Wednesday, September 08, 2004

Proof Negative

Something strange seems to have occured to the Democrats recently. Over the course of the past 3 years the democrats have begun to believe that they can prove negatives. The most recent example is Nicholas Kristof in today's New York Times. Since NYT archives articles and makes you pay to see them, I'll explain briefly.

In today's piece (titled Missing in Action), Kristof makes the case that President Bush did not fulfill his national guard duties 30+ years ago. You might remember this controversy from early this spring, or last fall, or the fall of 2000. Yes, this is the exact same national guard issue that has been vetted 3 times already. In all three cases, Democrats have found someone who can't remember seeing Bush on the milatary base. So three times the Republicans have trotted out people who remember seeing Bush there and serving with him. Then they pull his service records showing that he had fulfilled his obligations.

But among Democrat faithful the idea that Bush is not a lying cheat on everything cannot stand. So they have to proclaim that someone who doesn't remember seeing Bush should stand as superior testimony to someone who says he does remember seeing him. Kristof's defense of this dubious proposition is that Bush's witness screwed up his dates and Kristof's witness (if you will) was actively looking for Bush 'cause he wanted to party down.

This at least adds a veneer of rationality to what is a largely irrational position.* This irrationality extends to other areas of Democrat's thought processes although always in the defense of the proposition that Bush is evil.

Example 2: Following President Bush's claim at the State of the Union that Iraq was attempting to purchase uranium from an African country, Joseph Wilson spent three weeks in Niger and came home to definitavely claim that Iraq had not sought to buy uranium there. This was the genesis of the "Bush Lied" meme that Democrats have held onto with a tenacity unseen outside of Paris Hilton trying to extend her 15 minutes. How exactly, did Wilson "prove" that Iraq did not try to buy uranium? Don't ask me, and don't ask a Democrat. It doesn't matter. It just matters that they be allowed to believe that Bush is a liar.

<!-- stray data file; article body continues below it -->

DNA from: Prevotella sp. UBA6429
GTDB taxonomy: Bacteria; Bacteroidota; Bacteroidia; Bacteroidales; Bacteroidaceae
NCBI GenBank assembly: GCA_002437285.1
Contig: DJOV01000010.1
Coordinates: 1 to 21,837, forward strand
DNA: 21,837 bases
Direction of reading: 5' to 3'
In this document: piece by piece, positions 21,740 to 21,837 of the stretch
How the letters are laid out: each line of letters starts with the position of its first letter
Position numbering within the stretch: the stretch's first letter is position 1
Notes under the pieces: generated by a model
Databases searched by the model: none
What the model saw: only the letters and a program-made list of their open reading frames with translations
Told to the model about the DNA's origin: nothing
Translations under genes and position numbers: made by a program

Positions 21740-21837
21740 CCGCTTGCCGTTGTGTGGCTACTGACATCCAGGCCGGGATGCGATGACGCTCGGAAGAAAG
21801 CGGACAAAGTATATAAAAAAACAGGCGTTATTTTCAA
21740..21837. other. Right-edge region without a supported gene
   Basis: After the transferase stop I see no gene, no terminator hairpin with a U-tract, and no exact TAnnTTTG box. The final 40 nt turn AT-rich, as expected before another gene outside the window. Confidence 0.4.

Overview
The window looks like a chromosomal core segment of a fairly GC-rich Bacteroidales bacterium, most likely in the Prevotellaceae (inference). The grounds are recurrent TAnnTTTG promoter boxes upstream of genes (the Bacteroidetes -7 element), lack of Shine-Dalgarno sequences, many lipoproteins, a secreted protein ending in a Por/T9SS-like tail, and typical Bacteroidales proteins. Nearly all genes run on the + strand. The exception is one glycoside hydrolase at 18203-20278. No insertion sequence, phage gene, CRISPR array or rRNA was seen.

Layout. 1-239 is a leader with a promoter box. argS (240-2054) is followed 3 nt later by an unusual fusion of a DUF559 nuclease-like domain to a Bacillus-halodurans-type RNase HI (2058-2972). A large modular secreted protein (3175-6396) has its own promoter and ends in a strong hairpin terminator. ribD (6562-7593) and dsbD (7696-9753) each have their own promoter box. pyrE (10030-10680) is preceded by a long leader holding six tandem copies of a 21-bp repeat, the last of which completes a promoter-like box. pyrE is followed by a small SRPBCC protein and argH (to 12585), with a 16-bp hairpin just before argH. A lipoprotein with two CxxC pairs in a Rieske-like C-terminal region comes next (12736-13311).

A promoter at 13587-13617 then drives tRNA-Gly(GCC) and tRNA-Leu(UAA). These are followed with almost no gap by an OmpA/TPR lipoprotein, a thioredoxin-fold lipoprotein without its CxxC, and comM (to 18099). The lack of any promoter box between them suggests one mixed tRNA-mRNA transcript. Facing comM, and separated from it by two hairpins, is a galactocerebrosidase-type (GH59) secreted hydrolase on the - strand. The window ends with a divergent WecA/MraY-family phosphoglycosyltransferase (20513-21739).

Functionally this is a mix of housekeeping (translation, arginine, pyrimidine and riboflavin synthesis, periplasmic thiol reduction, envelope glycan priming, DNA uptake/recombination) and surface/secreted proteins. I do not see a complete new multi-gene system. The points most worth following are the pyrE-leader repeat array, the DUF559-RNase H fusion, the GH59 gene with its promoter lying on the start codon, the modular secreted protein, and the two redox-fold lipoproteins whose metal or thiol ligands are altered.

Example 3: The most obvious example, I think, is the line that there were "no weapons of mass destruction". Here is the deal: Saddam kicked out weapons inspectors, Saddam claimed he would never give up his weapons, our intelligence says he had them, as did the intelligence services of France, Italy, England, Germany, Russia and Israel. Iraq's enemies thought he had them, as did scientists who worked on the WMD programs in Iraq before defecting to the west. In short, everybody thought he had WMD.

As of today we have not found large stockpiles of WMDs (but have found several small caches). The Democrats could tweak Bush on the fact that we have not been able to find them. But to run with the idea that their never were WMDs is crazy. How exactly do we prove that? We could just as easily say that Nicole Simpson wasn't murdered because we haven't found the killers. Again, there is nothing to this but a pathological need to attack Bush.